Chinese New Year (Lunar New Year or the Spring Festival)

Chinese New Year is one of the most significant holiday seasons in Singapore, marking the first day of the year on the Chinese lunar calendar.

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Chinese New Year is observed by Chinese communities scattered all over the world and has a history going back thousands of years. Legend has it that Emperor Huang Ti introduced the holiday in 2637 B.C., but no one knows for sure when it began. What is know is that Chinese New Year is an integral part of Chinese culture and that the dates of all subsequent annual feasts are based upon it.

Symbols of Chinese New Year include plum blossoms, which stand for courage and hope, and the water narcissus, which is thought to be a “flower of good fortune.“ “Good Luck,“ written in Chinese characters on red, diamond-shaped paper, and “lucky oranges“ are also often seen around the house this time of year.

Clearly, the most notable symbols of Chinese New Year, however, are the 12 animals of the Chinese zodiac. Anyone born during the year of a particular animal is believed to be born with certain personality traits of that animal.

Another common tradition is to give gifts of money to children in small, red envelopes. The colour red is thought to bring good luck and happiness for the year ahead, and a little cash doesn’t hurt either.

As Chinese New Year approaches, people are busy shopping for New Year’s gifts, as well as cleaning and decorating their homes. Sweeping the dirt out of one’s home is also thought to be a lucky activity, but all brooms must disappear on New Year’s Day, for it is feared that sweeping at that time will “sweep away the newly arrived good fortune.“

In a similar vein, haircuts are forbidden on New Year’s Day because the Chinese word for “hair“ sounds like the Chinese word for “luck”, proving that your luck will be lost with your hair, unless you cut it before year’s end.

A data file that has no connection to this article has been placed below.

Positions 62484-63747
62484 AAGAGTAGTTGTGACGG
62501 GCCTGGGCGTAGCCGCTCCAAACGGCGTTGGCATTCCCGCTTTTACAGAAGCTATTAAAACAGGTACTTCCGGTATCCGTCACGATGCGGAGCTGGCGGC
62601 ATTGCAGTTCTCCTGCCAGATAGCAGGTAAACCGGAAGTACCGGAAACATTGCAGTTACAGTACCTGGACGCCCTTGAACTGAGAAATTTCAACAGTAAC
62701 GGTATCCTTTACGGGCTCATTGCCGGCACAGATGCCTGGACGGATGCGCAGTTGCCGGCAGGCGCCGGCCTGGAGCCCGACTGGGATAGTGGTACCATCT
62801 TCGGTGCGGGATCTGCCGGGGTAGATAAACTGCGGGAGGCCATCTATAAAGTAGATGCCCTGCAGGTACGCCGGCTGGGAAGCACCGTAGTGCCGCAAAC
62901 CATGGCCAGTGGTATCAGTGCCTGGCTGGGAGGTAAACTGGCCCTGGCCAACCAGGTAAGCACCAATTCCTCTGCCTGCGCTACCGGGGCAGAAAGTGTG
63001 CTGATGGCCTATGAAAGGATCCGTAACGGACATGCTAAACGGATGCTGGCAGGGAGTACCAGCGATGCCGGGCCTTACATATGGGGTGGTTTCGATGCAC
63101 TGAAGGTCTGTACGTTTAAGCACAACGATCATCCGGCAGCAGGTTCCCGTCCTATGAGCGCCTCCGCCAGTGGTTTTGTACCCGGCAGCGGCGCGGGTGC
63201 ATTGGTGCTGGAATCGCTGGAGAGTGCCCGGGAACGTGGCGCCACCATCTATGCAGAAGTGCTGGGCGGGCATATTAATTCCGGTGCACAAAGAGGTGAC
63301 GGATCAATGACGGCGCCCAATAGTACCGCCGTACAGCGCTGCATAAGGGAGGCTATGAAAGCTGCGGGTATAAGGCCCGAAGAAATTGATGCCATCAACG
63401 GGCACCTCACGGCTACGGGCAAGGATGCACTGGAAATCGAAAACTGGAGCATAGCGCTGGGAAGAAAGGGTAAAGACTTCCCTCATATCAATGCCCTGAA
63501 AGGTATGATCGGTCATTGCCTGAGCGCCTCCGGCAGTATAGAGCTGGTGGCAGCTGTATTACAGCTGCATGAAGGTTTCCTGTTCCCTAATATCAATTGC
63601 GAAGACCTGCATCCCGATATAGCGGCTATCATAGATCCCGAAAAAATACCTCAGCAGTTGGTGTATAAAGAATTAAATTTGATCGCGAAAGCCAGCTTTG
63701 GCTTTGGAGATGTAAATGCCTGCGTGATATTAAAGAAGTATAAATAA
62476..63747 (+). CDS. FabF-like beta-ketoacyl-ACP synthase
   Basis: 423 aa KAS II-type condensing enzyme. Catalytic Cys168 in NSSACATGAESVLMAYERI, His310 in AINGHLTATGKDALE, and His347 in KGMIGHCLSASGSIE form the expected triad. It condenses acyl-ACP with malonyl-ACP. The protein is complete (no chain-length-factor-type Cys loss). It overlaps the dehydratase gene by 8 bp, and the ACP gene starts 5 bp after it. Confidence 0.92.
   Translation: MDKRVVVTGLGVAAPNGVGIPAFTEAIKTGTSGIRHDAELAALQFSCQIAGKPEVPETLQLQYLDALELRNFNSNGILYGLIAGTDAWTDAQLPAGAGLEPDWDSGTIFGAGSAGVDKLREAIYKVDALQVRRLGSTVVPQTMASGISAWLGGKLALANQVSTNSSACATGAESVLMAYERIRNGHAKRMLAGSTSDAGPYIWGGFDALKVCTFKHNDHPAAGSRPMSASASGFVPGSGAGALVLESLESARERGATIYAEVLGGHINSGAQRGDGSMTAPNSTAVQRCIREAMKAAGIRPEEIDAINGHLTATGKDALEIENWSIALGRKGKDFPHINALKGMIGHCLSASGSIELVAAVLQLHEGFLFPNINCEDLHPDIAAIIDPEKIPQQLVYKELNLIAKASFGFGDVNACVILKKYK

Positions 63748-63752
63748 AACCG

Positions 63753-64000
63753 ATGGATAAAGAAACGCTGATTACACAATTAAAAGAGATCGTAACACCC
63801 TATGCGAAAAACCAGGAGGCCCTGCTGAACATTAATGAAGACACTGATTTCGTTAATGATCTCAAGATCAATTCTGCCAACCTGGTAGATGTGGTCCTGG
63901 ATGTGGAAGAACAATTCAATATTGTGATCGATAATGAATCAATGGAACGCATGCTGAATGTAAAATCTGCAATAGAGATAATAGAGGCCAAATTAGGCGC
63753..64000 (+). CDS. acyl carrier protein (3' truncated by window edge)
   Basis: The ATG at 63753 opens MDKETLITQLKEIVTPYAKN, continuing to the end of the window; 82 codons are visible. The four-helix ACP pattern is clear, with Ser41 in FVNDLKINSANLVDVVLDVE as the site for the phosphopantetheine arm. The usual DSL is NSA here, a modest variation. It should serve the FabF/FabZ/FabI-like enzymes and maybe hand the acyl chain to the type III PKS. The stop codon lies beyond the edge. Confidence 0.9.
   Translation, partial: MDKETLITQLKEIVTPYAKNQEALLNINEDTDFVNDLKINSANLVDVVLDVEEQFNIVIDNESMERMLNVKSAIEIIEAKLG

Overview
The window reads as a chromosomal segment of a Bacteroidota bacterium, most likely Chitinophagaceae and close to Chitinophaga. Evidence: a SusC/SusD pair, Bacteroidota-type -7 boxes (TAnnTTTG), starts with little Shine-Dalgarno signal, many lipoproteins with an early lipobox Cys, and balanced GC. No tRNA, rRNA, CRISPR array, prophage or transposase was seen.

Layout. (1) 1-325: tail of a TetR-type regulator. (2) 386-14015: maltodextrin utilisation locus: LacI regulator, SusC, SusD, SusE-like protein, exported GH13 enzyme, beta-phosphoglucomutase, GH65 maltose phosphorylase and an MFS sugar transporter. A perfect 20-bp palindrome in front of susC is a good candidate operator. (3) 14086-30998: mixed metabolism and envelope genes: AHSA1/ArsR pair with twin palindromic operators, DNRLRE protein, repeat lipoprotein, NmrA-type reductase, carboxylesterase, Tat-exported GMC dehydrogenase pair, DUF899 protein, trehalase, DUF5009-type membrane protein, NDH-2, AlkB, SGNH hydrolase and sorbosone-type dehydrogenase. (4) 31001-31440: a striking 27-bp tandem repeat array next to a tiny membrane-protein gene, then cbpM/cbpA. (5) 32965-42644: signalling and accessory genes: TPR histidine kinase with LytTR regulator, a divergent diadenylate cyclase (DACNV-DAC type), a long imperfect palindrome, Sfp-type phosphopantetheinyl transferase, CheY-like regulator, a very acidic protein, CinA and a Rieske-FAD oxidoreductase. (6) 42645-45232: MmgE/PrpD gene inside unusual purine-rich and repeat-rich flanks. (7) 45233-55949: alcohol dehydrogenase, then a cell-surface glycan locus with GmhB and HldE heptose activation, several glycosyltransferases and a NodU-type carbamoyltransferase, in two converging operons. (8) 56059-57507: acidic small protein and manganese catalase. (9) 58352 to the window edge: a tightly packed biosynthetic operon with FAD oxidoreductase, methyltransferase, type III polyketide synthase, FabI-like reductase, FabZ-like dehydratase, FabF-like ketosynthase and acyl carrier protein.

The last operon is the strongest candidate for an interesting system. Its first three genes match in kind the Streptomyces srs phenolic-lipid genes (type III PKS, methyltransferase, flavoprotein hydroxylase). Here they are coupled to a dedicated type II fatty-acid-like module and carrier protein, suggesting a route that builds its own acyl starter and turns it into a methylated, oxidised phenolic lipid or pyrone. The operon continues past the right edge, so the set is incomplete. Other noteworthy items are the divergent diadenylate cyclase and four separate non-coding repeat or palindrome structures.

Other traditions of Chinese New Year include painting homes – or at least doors and windows – red, hanging up paper cut-outs with famous Chinese wisdom sayings on them, buying new clothing (especially red clothing), and paying off all debts before the new year arrives, including “debts of gratitude,” and visiting the oldest members of one’s extended family to honour them.

The family dinner is the central event of Chinese New Year, and it is referred to as “family reunion”. In Singapore, many families have what they term a “steamboat” or “hot pot” dinner, this being a thousand-year-old tradition for the holiday. A hot soup or broth that is simmering is placed in the middle of the table, and other foods, such as thin-sliced meats, dumplings, raw fish, and vegetables, are thrown into the pot to cook them before everyone’s eyes. This kind of meal is very popular anyway, but especially on Chinese New Year’s Day.

Some activities you may see in public in Singapore this time of year include: lions dances, dragon dances, parades with traditional musical instruments, lantern festivals at local temples, fireworks displays and people making as much noise as possible by striking bamboo sticks together or setting off small firecrackers.

Besides the events and activities already mentioned that take place on Chinese New Year’s Day proper, there are other events associated with Chinese New Year that occur a little bit later. These are also great for tourists to attend, should they still be in Singapore at that point.